(Pakistan News & Features Services)
The renowned physicians working in major hospitals of Pakistan have sent a letter to Prime Minister Nawaz Sharif, raising serious concerns on the growing tobacco epidemic in the country.
“We, the doctors, see the victims of tobacco every day in their clinical practice and are very concerned on the growing mortality and morbidity due to tobacco use in the country,” he remarked.
Prof Javaid Khan warned that failure to control tobacco use in the country would be a health and economic disaster for the country. “Tobacco use increases the risk of heart attacks, hypertension, stroke, various lung diseases and twenty different types of cancers,” he explained.
Elaborating on the impact of tobacco on Pakistan's economy he said that Pakistanis spent over Rs. 260 billion on over 64 billion cigarettes in the year 2015 alone.
The petition was signed by well-known physicians belonging to leading hospitals of Pakistan including Aga Khan University Hospital (AKUH), Dow University of Health Sciences, Abbasi Shaheed Hospital, Liaquat National Hospital, Jinnah Postgraduate Medical Center, Shaukat Khanum Memorial Cancer Hospital, Sheikh Zayed Hospital Lahore and Rahim Yar Khan, Gulab Devi Chest Hospital Lahore, King Edward Medical College, Lady Reading Hospital Peshawar and Fauji Foundation Hospital Rawalpindi.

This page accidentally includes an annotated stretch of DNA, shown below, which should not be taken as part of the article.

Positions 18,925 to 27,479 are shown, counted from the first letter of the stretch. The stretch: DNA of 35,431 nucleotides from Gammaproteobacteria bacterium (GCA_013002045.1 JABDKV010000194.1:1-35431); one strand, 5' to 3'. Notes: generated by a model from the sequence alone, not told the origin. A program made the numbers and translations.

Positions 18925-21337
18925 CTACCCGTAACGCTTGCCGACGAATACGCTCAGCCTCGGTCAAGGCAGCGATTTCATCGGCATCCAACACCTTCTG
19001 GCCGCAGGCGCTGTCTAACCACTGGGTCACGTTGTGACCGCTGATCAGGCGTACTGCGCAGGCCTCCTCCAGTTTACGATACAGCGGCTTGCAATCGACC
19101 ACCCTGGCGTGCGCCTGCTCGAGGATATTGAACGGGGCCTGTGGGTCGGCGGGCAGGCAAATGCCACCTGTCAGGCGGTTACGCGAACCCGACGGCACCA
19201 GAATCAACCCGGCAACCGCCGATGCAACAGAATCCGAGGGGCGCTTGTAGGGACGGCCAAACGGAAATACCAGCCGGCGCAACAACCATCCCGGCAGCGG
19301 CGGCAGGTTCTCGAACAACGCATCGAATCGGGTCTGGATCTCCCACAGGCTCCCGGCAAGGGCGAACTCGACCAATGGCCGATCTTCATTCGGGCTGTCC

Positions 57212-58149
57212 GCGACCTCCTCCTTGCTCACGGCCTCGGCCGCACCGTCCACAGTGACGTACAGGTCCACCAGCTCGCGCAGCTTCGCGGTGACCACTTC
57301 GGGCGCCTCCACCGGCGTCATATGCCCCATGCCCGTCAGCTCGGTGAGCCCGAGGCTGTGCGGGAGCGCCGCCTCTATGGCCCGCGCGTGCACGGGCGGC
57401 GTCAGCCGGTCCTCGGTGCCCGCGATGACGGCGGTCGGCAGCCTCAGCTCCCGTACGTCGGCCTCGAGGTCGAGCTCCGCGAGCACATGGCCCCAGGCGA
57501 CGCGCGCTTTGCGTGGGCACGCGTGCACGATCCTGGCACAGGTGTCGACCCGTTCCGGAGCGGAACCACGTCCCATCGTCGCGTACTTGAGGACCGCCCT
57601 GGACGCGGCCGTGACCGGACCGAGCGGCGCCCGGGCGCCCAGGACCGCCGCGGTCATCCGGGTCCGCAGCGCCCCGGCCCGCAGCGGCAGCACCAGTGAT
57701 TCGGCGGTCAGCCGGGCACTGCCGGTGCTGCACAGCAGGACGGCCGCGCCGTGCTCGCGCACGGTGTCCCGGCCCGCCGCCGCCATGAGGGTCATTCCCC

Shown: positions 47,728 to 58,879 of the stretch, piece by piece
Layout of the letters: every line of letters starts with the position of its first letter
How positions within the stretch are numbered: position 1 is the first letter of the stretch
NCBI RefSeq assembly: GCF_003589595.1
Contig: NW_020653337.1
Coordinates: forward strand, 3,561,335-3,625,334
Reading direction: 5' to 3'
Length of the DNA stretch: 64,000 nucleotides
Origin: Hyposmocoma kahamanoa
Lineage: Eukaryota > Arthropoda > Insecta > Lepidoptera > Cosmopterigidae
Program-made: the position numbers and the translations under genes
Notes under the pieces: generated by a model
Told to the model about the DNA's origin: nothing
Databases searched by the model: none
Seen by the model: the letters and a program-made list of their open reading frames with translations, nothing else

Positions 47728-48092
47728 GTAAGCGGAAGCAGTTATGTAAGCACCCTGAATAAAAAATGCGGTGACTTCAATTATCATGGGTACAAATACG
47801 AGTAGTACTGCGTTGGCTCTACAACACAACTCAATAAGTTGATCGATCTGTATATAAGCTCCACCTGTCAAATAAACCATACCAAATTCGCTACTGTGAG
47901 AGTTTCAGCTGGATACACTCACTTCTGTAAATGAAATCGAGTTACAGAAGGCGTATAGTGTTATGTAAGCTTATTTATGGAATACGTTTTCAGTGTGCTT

The petition demanded that the ‘Prohibition of Smoking and Protection of non-smoker's Health Ordinance of 2002’ should be strictly enforced in order to control tobacco epidemic in the country.
The doctors urged that all public places and public transport should be made completely smoke free in order to protect the health of non-smokers.
The petition also advised the government to increase the taxation on cigarette in the forthcoming budget as at present cigarette prices in the country are lowest in the region.
They claimed that according to World Bank research increasing the tax by 10 percent, tobacco consumption in the country can be reduced by 11 percent.
The letter said that the strong pictorial health warnings on tobacco products are a proven strategy to reduce its demand. The petition demanded of the government to increase the size of pictorial health warning on cigarette pack to 85% without any further delay.
The doctors regretted that in spite of the fact that tobacco is responsible for almost 50% of all cancer cases in the country, yet smoking is still being advertised in the country at the point of sale. Also, it is portrayed through TV drama serials as a pleasurable, cool, glamorous and an adventurous act.
The petition demanded a comprehensive ban on all forms of tobacco advertising and sponsorship in the country. The physicians also appealed that all universities and colleges must be made smoking-free zones in order to discourage youth from taking up this addiction, suggesting that there should be no tobacco vendors/shops allowed within walking distance of schools, colleges or universities.